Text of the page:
If you are having trouble getting pregnant, the first step is to evaluate the fertility of both partners. Studies have found that it could be either partner – the man or the woman – who could be infertile. In this article we will be focusing on male infertility treatment. Sperm parameters, while far from perfect, can serve as a guide to what type of treatment a couple may need.
The male infertility test includes a detailed semen analysis that tracks a number of parameters like sperm count, sperm concentration, and motility. Compared to many other tests used in the assessment of the infertile couple, semen analysis report has been standardised throughout the world. The standardisation of measurement of sperm concentration and semen volume allows for more accurate calculation of sperm output.
Volume measures the quantity of the man’s ejaculate in millilitres. WHO regards 1.5 ml as the lower reference limit and anything between 1.5 – 5 ml is considered normal. Low volumes could indicate a partial or complete blockage or dysfunction in the seminal vesicles or prostate.
Sperm density or sperm concentration measures the concentration of sperm in a man’s ejaculate – in other words, how many million sperm per millilitre.
WHO considers a sperm count of 15 million/ml or above to be adequate. Lower numbers may indicate that the testicles are not producing sperm the way they should, indicating Oligozoospermia, a sign of male infertility.
Total sperm count, or total sperm number, is the total number of spermatozoa in the entire ejaculate. By WHO, the lower reference limit (5thpercentile) is 39 million per ejaculate.
Sperm motility measures the number of moving sperms as well classifies them according to their movement. Motility should be in the range of 40-50%. A lower number may indicate that there is toxin exposure such as smoking, alcohol, chemicals from a job or hobby and caffeine. Low motility can also indicate hormonal problems or a varicocele (varicose veins in the scrotum).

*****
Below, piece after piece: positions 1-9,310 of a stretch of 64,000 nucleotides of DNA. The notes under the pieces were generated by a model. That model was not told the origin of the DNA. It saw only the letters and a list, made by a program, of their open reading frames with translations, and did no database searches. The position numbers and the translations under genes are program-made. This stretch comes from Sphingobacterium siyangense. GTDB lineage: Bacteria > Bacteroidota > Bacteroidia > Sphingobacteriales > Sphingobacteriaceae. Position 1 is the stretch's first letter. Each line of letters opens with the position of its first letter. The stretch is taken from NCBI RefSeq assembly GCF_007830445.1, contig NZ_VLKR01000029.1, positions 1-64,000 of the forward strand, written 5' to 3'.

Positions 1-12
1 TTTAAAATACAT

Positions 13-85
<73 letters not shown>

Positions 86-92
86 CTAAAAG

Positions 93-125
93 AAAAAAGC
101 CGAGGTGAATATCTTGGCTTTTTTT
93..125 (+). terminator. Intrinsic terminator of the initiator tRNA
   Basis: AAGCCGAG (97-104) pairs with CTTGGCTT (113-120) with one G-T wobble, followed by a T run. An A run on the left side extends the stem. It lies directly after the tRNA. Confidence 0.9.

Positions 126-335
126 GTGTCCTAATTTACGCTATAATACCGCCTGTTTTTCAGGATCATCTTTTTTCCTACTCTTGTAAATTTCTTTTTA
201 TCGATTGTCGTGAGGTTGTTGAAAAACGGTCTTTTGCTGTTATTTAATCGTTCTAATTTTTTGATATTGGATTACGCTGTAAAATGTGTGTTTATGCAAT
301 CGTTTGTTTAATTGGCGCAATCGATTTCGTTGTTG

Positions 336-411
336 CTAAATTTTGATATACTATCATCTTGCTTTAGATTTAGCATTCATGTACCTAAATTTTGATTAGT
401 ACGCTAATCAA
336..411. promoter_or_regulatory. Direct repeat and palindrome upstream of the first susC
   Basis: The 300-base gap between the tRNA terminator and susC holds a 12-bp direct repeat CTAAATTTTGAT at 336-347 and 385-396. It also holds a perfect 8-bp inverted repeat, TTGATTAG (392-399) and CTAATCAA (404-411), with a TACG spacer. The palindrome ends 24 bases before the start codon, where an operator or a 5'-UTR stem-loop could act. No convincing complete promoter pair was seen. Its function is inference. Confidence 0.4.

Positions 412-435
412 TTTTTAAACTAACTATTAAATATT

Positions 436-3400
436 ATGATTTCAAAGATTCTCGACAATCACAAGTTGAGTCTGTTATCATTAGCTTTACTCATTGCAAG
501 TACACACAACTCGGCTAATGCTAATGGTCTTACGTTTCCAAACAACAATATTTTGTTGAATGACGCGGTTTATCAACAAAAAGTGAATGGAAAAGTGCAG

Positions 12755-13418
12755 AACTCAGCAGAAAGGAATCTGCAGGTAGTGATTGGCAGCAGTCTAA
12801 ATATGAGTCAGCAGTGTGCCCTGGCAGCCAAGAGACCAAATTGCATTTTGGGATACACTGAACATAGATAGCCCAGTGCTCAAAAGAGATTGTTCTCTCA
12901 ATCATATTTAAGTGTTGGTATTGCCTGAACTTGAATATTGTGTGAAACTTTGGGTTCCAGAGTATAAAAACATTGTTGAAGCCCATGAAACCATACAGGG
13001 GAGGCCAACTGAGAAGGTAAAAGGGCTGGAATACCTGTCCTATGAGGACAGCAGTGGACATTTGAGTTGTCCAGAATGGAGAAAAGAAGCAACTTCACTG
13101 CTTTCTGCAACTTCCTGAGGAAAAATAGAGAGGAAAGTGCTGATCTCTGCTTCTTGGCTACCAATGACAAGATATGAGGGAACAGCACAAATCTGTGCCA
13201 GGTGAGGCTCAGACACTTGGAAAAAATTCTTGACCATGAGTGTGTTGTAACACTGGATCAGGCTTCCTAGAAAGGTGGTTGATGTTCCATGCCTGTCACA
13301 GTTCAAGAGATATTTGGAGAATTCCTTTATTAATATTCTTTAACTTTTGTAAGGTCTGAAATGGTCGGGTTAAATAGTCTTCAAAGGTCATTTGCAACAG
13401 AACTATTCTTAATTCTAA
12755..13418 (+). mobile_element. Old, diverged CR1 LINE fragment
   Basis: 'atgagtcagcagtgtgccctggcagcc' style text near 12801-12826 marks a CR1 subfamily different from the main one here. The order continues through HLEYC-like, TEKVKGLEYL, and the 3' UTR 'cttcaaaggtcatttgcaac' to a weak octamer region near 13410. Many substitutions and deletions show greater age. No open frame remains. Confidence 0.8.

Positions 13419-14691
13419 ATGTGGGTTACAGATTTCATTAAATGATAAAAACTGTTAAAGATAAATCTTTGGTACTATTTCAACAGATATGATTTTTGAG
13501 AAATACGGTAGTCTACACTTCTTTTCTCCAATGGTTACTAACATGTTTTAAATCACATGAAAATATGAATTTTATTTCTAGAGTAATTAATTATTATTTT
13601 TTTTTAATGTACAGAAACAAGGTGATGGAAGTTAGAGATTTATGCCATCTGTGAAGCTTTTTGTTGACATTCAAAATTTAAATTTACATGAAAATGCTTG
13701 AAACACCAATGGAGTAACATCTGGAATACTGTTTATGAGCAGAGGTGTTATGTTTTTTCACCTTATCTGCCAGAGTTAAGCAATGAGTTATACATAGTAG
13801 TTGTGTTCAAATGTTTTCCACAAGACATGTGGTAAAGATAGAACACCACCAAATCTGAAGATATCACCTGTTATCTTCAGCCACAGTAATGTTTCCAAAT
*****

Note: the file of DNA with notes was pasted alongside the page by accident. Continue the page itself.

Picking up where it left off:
Morphology refers to the shape of the sperm. The percentage of normally shaped sperm is evaluated to determine male fertility. A low number of normally shaped sperm can decrease the chances of pregnancy.
pH level measures the acidity in the semen. WHO criteria specify normal as 7.2-7.8.A low pH level means the semen is acidic, while a high pH level indicates it is alkaline. An abnormal pH can affect the health of the sperm and how well it moves.
Normal semen contains fructose to provide energy for the sperms. Absence of fructose may indicate a problem with the seminal vesicles.
Normal semen comes out thick during ejaculation. Liquefaction time measures how long it takes before it becomes liquid. It should take about 20-30minutes. If yours takes longer, or doesn’t become liquid at all, it could mean there’s a problem.
With male infertility factor contributing to 40-45% of infertility-related cases, it’s absolutely imperative for a couple to ensure the male as much as the female gets tested for his fertility potential. Understand that the man’s fertility levels can help erase a number of probabilities considered as the cause of infertility in the couple. And, the most important test for male infertility is the Routine Semen Analysis.